how to process human manure for worm food

by Allan Williams
(Central City Louisiana)

how should human manure be processed for worm food?


how much human waste should be given in the worm diet?

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Oct 28, 2019
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Re: How to process human manure for worm food
by: Stephan

I would add the human waste a little at a time to worm trays. I place newspaper in a basin and poop on that, wrap it up like a parcel and put it in the worm tray. In larger quantities, for example a Joe Jenkins style bucket full of feces, urine and sawdust, the human waste composter must be larger and so that the worms can move away. It needs to be well aerated. You do not want anaerobic digestion taking place where you have worms. This would happen if the composter is airtight. Worms need to breathe oxygen, like any air breathing animal, which they do through their skins, which are like lungs. Their 'lungs' or skin is also burned in the presence of ammonia which is a by product of degrading urine. Ammonia is effectively absorbed by there being a lot of dry organic matter, but this also sets up the hot composting process, which once again is bad for the worms. They can't take too much heat. They also drown in too much liquid, if their bedding gets to wet for prolonged periods. Dry organic matter like sawdust soaks up this liquid. In a normal compost pile they can move in and out as the heat, moisture content and chemistry of the pile changes. Find a way to facilitate it draining, and add dry organic matter like sawdust from untreated wood, so that the feces remain damp but not swimming in any loose liquid, there is some aeration and adding of material is slow it should be feasible. Many tiny house owners have worm toilets, but they add some organic matter to absorb ammonia, a little sawdust on each pile. I also advise that you add the fecal matter slowly, so that the worms have time to process it before there is a thick layer that traps heat, ammonia and cuts off oxygen. If you can manage these things then you should have solved the problem. I know of people who have worms visiting their composters. They have a bucket system, collecting a bucket at a time of feces, urine and sawdust, which is emptied into a conical plastic composter. Worms visit this system, but one needs to note several advantages. The system is not airtight, the worms can migrate out of the bottom or top if conditions are unfavorable, there is a lot of dry sawdust to absorb moisture and ammonia and excess liquid will drain out of the bottom. I myself have fed all my own humanure to worms for over six months. However, I separated the urine off, put the feces in shallow, well aerated worm trays, on a bed of predigested vermicast and organic matter, and only seven or so poops per large A2 tray, moving to a new tray every week. In two months the worms had done their good work. After this the vermicast must stand for at least a year before you use it on the garden, as this brings down the pathogen count enormously. It is especially important where cross infection between groups of individuals can occur and is thus governed by state legislation, and perhaps checking on local legislation first will determine the direction you take.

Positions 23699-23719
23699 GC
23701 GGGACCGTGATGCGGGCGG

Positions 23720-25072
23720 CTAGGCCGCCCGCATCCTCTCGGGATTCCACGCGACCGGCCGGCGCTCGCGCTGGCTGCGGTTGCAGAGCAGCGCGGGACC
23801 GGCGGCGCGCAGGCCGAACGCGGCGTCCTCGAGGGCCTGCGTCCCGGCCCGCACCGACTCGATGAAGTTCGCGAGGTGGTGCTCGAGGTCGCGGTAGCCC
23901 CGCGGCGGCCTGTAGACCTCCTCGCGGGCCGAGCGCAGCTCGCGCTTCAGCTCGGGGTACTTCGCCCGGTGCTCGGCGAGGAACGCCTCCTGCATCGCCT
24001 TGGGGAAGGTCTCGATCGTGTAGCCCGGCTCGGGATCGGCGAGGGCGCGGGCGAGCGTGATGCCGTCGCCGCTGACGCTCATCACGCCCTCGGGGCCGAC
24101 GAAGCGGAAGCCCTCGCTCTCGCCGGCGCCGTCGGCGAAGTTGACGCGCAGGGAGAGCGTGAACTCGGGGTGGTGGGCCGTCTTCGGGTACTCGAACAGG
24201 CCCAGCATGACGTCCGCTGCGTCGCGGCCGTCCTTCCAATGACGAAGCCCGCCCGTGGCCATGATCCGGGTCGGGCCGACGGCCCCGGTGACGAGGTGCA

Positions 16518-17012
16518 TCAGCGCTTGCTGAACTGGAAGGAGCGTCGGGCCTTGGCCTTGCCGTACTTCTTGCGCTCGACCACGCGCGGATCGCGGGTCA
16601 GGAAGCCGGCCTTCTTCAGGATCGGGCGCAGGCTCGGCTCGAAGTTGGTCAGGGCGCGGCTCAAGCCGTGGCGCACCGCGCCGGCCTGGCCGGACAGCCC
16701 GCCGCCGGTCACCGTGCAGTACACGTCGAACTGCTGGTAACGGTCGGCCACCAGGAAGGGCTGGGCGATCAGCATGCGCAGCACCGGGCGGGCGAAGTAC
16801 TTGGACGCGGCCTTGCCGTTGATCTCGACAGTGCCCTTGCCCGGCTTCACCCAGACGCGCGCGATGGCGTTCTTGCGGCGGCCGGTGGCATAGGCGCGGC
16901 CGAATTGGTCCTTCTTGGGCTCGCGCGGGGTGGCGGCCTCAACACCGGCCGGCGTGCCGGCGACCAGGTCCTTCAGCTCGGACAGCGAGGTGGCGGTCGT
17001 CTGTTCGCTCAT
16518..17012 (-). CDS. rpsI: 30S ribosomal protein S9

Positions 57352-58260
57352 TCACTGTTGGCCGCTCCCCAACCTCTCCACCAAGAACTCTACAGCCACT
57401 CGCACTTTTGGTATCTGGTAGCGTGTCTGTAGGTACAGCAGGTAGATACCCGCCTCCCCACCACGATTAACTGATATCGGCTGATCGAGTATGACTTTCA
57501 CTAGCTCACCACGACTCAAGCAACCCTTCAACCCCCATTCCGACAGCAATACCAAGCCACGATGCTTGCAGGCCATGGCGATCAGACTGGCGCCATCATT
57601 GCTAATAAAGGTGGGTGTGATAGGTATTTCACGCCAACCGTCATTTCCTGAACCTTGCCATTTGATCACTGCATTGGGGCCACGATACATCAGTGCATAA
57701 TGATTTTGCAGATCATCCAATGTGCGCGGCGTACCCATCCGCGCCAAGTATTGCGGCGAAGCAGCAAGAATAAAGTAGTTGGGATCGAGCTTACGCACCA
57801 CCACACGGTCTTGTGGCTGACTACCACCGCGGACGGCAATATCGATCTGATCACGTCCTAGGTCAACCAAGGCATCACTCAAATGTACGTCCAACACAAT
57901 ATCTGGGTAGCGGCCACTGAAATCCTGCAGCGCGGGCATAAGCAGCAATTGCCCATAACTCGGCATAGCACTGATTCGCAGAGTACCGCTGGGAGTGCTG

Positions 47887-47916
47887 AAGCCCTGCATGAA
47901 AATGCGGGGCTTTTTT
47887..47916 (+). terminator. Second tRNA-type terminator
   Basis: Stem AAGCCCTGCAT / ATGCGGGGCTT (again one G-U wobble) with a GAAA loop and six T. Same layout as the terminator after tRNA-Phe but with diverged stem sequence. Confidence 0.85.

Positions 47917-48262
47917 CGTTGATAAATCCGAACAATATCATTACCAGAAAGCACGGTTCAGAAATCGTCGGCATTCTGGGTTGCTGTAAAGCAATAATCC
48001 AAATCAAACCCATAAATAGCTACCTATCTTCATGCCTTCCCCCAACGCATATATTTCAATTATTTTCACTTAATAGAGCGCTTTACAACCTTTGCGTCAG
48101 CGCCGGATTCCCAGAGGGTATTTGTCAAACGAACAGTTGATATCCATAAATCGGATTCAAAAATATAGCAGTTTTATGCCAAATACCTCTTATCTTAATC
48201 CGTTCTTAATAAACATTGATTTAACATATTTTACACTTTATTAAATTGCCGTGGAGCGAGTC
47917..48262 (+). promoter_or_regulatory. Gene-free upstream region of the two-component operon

Kind regards

Stephan Kloppert

Author of "How to start a profitable worm business on a shoestring budget"

Editor of www.worm-composting-help.com

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